There is a heated debate within the autism community about Applied Behavioral Analysis (ABA) therapy, its versus negative effects with some people questioning, “Is ABA therapy harmful?” To start, it is important to know what ABA therapy is and what it looks like.
ABA therapy helps people understand the behaviors associated with the autistic child by using a scientific approach that focuses on how best to acknowledge and change specific behaviors, environmental factors, and the best learning style for the individual. It is an individualized approach to a broad spectrum of people.
There are numerous ways that ABA services are used when pinpointing certain behaviors of the autistic kids that are receiving the services. Depending on the area and what is available, ABA services can also help people with autism spectrum disorders receive more services like occupational therapy, speech therapy, assistive technology, and more.
An important note for parents and caregivers is that an ABA provider has been specifically trained in ways that use positive reinforcement to help with problem behaviors. There are certifications that must be met and educational standards that all staff must have for ABA services.
In this article we are going to talk about what ABA therapy is, what it does, the pros, as well as the cons of these services. It is up to the parents and/or caregivers to use their discretion while reading this article and figuring out if these services would benefit their children with autism and what they should know about these services moving forward.
Autism Magazine doesn’t represent or support any services or claims in this article. The purpose of this article is to discuss ABA services and the debate surrounding these services.
Is ABA therapy a good choice for children with autism spectrum disorder?
There have been a number of studies and research conducted that has shown how effective ABA therapy can be for autistic people based on the behavior analytic principles. These include how effective different aspects of ABA therapy can be like behavior training skills, extinction, and functional communication can be.
These skills that are built can be done with a 1:1 ratio of technician behavior to client or in a group setting. It is dependent on what the autistic person, Board Certified Behavior Analyst (BCBA) and parent and/or caregiver have decided on for goals and what the therapy sessions focus on.
These services have been evaluated and discussed for the effectiveness that ABA therapy and the behavioral interventions have on autistic people. Applied behavior analysis and other evidence-based practices have been endorsed and recognized as methods that have proven to be beneficial for a lot of people that have been diagnosed with autism spectrum disorder.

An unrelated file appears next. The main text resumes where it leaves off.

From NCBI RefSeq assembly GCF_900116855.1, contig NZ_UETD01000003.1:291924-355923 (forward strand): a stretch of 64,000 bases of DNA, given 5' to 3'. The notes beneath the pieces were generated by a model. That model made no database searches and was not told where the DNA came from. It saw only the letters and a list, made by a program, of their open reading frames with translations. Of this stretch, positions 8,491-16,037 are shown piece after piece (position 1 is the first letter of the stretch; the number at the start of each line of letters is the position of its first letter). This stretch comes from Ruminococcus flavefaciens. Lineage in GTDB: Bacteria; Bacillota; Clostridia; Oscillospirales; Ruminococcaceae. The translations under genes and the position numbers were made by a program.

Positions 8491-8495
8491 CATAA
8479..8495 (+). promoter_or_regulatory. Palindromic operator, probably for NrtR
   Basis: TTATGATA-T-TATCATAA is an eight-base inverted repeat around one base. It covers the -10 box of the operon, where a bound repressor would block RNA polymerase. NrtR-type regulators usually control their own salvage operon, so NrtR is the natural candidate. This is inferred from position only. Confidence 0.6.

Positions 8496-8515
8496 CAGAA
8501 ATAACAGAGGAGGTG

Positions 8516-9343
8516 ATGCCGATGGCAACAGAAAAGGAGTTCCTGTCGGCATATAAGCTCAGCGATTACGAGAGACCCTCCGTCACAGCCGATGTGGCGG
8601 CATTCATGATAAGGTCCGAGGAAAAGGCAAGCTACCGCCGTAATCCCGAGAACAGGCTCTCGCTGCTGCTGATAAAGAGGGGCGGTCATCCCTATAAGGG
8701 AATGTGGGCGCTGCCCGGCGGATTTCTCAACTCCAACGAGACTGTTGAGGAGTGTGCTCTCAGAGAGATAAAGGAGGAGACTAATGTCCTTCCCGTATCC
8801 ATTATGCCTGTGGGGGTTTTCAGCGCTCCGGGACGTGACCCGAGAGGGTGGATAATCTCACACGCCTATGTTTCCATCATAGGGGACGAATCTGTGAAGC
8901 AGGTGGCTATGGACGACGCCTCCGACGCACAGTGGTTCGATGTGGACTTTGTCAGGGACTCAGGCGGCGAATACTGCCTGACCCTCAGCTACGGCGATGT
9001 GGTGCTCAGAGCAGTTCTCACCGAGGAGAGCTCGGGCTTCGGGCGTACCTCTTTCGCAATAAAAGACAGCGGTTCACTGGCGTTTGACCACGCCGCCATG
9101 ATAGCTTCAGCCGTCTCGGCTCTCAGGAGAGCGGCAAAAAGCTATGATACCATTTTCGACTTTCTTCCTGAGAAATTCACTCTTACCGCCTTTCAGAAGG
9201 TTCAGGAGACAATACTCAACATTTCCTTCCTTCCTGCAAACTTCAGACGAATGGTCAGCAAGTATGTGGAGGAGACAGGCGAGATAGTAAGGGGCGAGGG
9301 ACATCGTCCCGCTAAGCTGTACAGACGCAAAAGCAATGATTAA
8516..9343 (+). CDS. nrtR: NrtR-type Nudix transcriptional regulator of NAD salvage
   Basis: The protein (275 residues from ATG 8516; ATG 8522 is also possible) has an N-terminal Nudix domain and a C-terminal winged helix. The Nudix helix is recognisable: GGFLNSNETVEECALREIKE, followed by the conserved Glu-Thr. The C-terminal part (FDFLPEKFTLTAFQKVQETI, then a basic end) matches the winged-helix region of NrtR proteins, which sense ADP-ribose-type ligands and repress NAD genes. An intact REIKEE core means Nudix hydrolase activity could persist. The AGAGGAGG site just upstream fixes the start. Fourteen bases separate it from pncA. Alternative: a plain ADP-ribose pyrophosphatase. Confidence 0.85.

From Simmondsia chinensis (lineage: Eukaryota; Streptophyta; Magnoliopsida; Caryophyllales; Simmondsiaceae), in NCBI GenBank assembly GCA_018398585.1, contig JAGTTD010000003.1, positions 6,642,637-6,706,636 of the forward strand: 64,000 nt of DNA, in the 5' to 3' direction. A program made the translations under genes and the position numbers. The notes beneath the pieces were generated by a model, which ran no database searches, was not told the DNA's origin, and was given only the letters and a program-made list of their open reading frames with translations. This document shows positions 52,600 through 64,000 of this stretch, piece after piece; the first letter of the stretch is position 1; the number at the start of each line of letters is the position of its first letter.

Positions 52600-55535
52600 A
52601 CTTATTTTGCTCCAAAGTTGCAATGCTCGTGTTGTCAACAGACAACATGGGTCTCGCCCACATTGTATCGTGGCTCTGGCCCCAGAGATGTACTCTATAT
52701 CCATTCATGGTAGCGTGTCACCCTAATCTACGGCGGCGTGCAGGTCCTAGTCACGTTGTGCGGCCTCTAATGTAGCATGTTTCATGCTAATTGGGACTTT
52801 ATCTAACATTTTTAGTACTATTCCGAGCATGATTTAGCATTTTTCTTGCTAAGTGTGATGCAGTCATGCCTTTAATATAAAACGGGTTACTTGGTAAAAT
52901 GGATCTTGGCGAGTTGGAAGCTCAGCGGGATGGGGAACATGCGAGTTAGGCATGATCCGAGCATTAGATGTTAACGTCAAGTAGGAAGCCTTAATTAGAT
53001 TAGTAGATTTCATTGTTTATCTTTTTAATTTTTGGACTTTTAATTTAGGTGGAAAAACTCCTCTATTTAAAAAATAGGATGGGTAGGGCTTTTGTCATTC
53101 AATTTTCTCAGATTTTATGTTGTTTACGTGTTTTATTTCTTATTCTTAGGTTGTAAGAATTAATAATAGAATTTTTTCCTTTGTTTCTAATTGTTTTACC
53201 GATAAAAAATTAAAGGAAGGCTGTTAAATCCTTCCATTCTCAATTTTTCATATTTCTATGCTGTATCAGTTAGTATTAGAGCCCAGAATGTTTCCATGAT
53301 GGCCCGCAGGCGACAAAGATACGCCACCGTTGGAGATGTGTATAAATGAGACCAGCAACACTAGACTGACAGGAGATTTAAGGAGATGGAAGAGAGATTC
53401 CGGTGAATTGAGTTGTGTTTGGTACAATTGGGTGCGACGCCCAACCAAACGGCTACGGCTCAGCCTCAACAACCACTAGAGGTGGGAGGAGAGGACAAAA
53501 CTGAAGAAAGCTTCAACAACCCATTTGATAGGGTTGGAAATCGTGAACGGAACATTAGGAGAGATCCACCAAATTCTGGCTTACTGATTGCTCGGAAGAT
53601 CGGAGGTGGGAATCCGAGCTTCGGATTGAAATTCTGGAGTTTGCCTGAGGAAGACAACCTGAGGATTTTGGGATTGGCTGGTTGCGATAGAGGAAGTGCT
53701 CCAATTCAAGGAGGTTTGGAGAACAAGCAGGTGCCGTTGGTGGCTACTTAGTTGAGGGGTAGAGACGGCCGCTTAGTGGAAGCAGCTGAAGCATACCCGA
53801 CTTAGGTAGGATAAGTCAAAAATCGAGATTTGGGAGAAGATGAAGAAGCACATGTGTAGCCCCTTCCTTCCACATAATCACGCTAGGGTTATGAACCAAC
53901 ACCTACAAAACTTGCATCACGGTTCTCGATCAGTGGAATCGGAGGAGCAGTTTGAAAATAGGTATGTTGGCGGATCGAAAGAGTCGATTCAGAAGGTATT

Although these studies have been proven to be beneficial for a portion of the autistic community, it by no means states that it is beneficial for all autistic people. As with any treatment, therapy, and service there is a certain level of discernment that should be taken and questions asked that are related to the individual that may be receiving the services.
There are doctors, professionals, and other parents that can help answer any questions that families and individuals may have in relation to someone receiving or showing interest in receiving ABA and other services and therapies. There is no one size fits all intervention, treatment, therapy, etc. that will cover all needs and potential growth areas for every autistic person.
What are some benefits of ABA therapy?
Since there is an array of behaviors and skills that ABA therapy can help with, such as self injurious behavior and social skills, and more. How well applied behavior analysis benefits a person with autism would be based on the drive and skill level of the individual, support of family, and an understanding and welcoming community.
An ABA technician works alongside the person with autism, their family and/or caregiver, and a BCBA to create goals and an outline of what services are available and how therapy sessions will work based on goals and ambitions.
Some of the things that most ABA therapists might do during a session includes, but is not limited to:
- Set up goals and plan for sessions with the autistic person and their parents and/or caregivers;
- Identify, monitor, and track both problem behaviors and appropriate behavior and how the sessions are progressing towards set goals;
- Evaluate current system and decide whether alterations are needed to follow the goals that were set;
- Work on and teach skills based on overall goals and progress;
- Assess and determine the progress of therapy and whether more interventions are needed.
These exercises during sessions can help build an individual’s skills set and alter problem behaviors that were noted at the beginning of services. As the sessions progress, the ultimate goals and positive behavior could include: